Book of Tephi

Book of Tephi
Catalog # SKU0861
Publisher TGS Publishing
Weight 1.00 lbs
Author Name Goodchild Tephi


The Book of Tephi
translated by J.A. Goodchild
Originally Published in 1897

Ancient and Forgotten Manuscript of Tea Tephi. This manuscript evidences a new light on the theory of British Israelism. Perhaps the Hebrews came to Ireland hudreds, perhaps a thousand years before modern accounts states.

FOR IF Darda, the Egyptian, son of Zarah, was Dardanus, the Egyptian founder of "Troy", and if Chalcol was the Egyptian Cecrops or Niul and the contemporary founder of Athens and Thebes, and if Heman, the brother of Niul, was the likewise contemporary Egyptian it genon who inherited Phoenicia, and if Mahol, the son of Zerah and the father of these famous Egyptians, was Scytha or Fenesia Farsa, the Egyptian ancester of the Milesians whose records, full an J complete, enable us to blend the whole into one continuous recital down to the present day, surely we have means at hand in TROJAN, GRECIAN and MILESIAN sources, to continue out the record of the Sacred Chronicles, and lend them greater reverence as we come to- understand and prize them at their worth!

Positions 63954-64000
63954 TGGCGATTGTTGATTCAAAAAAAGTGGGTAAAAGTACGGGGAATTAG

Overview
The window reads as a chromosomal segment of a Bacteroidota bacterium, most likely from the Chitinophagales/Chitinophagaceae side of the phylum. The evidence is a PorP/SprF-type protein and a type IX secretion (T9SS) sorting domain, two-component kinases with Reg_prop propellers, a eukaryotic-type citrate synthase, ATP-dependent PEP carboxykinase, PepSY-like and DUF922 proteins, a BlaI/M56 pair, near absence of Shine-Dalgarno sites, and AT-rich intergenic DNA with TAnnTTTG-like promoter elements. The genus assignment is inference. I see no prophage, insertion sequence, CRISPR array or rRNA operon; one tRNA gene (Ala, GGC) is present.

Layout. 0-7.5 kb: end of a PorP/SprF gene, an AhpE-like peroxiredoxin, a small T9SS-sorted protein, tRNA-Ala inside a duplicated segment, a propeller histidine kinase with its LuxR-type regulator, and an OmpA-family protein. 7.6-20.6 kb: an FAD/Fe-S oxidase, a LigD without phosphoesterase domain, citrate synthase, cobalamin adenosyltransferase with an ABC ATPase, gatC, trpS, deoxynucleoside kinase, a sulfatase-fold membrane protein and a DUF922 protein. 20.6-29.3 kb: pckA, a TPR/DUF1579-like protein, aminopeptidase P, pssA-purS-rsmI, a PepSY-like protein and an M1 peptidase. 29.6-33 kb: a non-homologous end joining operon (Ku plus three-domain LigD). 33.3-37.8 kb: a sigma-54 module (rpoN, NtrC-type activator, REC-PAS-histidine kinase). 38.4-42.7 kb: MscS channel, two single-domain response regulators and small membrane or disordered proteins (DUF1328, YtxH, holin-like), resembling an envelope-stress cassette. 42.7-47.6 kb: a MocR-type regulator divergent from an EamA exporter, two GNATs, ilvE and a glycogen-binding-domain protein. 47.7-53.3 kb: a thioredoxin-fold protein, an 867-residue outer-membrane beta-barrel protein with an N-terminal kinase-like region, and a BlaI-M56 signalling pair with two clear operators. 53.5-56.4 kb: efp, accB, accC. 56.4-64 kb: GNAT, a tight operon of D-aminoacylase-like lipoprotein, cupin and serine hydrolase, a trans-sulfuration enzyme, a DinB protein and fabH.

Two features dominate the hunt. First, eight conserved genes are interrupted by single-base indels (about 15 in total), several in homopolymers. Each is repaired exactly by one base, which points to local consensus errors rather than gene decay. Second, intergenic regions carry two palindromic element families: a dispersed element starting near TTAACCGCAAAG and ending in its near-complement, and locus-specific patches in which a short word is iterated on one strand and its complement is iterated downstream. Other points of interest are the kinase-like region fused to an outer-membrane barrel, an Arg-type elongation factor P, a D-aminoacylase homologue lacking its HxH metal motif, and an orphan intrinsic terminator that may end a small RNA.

And it is just this claim that we now advance, for by rescuing this fragmentary reference to Zerah's line (not Zarah's), found in I Kings (IV. 30-31), from the igno- rance and misconception with which all former generations seem to have treated it, and by reading in it a clear and intentional reference to the famous heroes of secular history, to the founders of Phoenicia, Grecia, Troy, and the Milesians, and indirectly to Rome, the child of Troy, to Carthage and to the Brigantes of Hispania, we place in the hands of Our Race, and before their open eyes,the peer of the Rosetta Stone itself, - in that all men who are "wise" may read the conclusion in their own language between the hUes of Sacred History itself!

The Greeks, in imitation of other polite nations of antiquity, began to cultivate history, and committed these relations, such as they found them, to writing; but unable to trace the precise periods of these transactions, they gave them the best form they could. Irish history will, however, I think, to universal satisfaction, clear up these difficulties, and prove that even tradition itself in history is not to be despised.

- Charles A. L. Totten, M.A.

248 pages, paperback - perfect bound

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